Audio Visual · Digital Printing Group · Cameras

The MegaPixel Question

July 1, 2024
How many megapixel do you really need in a camera? Explore this question before you spend money on a new camera.

A lot of people believe more is better without thinking about what they really need or what the cost of a 45 megapixel (MP) or larger camera really costs. Yes, they will be more expensive to buy. The Canon R6 Mk II is currently $1,999 with rebates and the R5 is $2,899. Nikon Z6II and Z7II are$1,599 and $2,299 respectively. A Fuji GFX 100 S II $4,999 and a Hasselblad X2D100C is $8,199. All of these before getting a lens. This is not pocket change.But a lot of photographers feel they need the MEGAPIXELS!

Cost beyond the bodies people often overlook. SD memory cards are not that bad but most of the 45MP or greater can require the newer cards like CF Express or XQD, and they are often over a $100 (plus new card readers.) Then there are the computers. I had to upgrade my MAC to handle the larger files and even then, if I’m doing a panoramic, I’m into half a gig image or greater. We are talking around $7,000 in new computer and backup storage.

The cost can add up fast and do you really need files that large? Let’s talk about two groups who probably do. The first is your professional product commercial photographer. Clients always want larger files,and the art directors love to have wiggle room. For us it’s a cost of business and we figure it into our rates. The other group, which I have been doing a lot more of, is the landscape photographer. Our clientele love to pixel peek and I often kid they want to be able to count the leaves on that mountain 30 miles away. I know a few wildlife photographers who also insist on having 45MP plus camera. They often can’t get close enough to their subjects so they also like having the ability to crop in.

You need to ask yourself what the final output is going to be. Let’s be honest, most photos today are seen on our phones or maybe a laptop or desktop computer. We should print more (read “The Importance of Making Prints” blog) and share our photos in a more substantial way. So how many MP do you need to make a print?

Time to get geeky!

We have all been to the eye doctor and used an eye chart to test our eyes. These charts are developed using the eyes resolution power, or visual acuity. This measured is in arcminutes. Taking the arcminute with the distance of the viewer, we can determent how many MP we need. For 20/20 vision the height of the letters on an eye chart is about 5 arcminutes. Using some trigonometry, we get Acuity Constant = 3,438.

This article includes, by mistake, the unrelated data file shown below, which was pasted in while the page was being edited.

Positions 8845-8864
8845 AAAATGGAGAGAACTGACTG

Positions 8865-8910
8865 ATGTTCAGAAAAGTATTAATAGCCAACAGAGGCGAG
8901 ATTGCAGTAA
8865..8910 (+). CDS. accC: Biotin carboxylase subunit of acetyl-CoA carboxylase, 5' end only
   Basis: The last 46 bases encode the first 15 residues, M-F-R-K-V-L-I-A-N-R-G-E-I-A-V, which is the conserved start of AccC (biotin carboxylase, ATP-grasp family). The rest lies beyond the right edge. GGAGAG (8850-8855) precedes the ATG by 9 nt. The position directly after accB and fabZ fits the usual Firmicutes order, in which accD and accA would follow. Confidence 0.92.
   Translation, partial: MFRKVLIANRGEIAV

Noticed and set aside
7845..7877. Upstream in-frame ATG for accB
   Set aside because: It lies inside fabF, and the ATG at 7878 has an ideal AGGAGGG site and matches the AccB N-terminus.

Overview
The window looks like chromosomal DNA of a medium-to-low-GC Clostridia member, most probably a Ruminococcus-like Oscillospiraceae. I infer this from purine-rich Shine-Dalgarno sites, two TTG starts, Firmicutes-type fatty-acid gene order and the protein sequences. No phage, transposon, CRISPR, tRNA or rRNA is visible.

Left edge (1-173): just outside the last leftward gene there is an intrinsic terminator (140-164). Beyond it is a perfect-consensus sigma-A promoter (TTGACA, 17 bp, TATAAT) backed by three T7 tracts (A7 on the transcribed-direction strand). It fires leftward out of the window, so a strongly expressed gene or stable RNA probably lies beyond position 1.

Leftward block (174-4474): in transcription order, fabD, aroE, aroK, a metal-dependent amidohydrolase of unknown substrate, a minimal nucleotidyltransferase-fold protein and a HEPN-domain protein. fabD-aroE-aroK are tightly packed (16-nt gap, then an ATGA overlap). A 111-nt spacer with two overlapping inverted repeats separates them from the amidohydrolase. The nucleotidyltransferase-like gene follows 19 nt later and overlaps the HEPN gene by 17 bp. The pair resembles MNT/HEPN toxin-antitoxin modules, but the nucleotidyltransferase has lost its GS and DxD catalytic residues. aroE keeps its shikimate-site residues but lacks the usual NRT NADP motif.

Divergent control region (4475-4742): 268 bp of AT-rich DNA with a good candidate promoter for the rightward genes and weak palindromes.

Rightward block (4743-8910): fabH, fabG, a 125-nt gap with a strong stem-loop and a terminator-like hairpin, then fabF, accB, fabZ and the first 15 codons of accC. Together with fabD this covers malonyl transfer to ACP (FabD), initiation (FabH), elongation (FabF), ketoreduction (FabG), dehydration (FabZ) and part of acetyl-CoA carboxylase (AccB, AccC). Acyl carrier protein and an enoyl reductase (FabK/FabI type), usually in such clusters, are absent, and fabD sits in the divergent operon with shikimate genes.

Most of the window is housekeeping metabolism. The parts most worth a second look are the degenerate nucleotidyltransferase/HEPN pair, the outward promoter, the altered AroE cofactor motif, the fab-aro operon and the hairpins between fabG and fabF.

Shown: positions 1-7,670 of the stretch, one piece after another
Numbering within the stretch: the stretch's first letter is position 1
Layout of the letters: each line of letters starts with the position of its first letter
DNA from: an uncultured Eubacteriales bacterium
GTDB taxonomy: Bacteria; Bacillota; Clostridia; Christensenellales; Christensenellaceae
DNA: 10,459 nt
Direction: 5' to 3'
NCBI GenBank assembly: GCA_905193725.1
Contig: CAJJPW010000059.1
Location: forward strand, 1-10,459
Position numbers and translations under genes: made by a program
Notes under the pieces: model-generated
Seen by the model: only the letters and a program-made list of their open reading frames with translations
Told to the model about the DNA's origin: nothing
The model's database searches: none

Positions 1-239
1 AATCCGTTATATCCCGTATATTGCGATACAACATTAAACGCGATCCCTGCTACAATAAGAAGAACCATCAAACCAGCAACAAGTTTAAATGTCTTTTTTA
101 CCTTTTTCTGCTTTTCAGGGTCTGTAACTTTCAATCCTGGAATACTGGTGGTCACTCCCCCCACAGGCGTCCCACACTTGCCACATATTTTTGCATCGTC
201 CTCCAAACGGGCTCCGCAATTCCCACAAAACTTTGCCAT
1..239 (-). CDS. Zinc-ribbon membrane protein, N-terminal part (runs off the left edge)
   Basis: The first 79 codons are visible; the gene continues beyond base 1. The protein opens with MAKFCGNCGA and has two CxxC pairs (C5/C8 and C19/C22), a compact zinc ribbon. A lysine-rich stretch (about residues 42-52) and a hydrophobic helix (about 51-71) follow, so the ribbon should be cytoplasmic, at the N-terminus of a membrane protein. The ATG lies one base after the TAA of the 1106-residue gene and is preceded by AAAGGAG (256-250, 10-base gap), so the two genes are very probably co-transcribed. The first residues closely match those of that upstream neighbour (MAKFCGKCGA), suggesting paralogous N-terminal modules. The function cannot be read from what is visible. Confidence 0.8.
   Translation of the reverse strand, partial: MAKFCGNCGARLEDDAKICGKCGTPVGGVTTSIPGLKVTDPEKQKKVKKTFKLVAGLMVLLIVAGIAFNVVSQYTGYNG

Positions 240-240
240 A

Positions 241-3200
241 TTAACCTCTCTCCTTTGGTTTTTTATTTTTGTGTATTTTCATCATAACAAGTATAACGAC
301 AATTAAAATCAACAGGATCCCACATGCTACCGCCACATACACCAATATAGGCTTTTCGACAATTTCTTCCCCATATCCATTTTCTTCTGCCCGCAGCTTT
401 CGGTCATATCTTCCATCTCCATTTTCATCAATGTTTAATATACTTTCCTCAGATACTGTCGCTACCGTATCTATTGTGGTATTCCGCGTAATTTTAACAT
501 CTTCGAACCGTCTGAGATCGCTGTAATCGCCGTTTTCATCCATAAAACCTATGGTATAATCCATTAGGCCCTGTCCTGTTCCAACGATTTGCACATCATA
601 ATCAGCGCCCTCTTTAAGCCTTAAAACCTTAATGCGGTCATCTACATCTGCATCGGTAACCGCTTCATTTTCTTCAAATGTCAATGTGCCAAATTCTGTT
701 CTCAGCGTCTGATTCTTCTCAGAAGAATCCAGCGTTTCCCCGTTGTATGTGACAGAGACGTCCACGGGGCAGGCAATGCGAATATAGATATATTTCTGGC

Using this constant, we can do some math and come up with this chart showing the dots per inch (DPI) needed to see a sharp image at different distances.

From this we see at about 1 foot we need an image printed at about 300dpi to have a sharp image. Most printers ask for this resolution when you submit your photos. Notice how quickly the DPI’s needed drops fast as the distance increases. At five feet you are looking at 57dpi. As your viewing distance increases you need less detail because the human eye can’t resolve anything finer. A billboard is often viewed at over a hundred feet and are often printed at 15DPI, yet they look good.

Now let’s bring this back to camera resolution and how large of a print you can make with your camera. I grafted two common resolutions,24MP and 45MP. I used the Canon R6II and R5 with 6000x 4000 and 8192 x 5464respectively.

At five feet, a common viewing distance, you can print a105in wide photo with a 24MP camera and a 143in wide with a 45MP camera and have sharp photos. This is without using any up sizing. For most of us, these are large prints, larger than we would ever make.

So how many megapixels do you really need. Not as many as you think. You are much better off putting the extra cash into a high-end lens that gives great resolution power like a Canon L series, Nikon “S”, Sony GMaster, or Sigma Art. Buy the camera body you can but invest in the glass! That said, to have a little breathing space to crop is not a bad idea, but unless you are making money with your camera, 24MP is plenty.

And just for fun, I did the math for a phone using specs for an iPhone 14 you need 2.96MP and the average 21in computer monitor a 9.44MPimage looks sharp.

For a real world example. If you have been to Schillers you have probable seen the photograph of the eagle we use to show a 30x40 Gallery Wrap print. That was taken with a 12MP camera. Take a look next time you are in and here it is with a detail shot so you can see how well you can still see the feathers. Sorry about the light glare.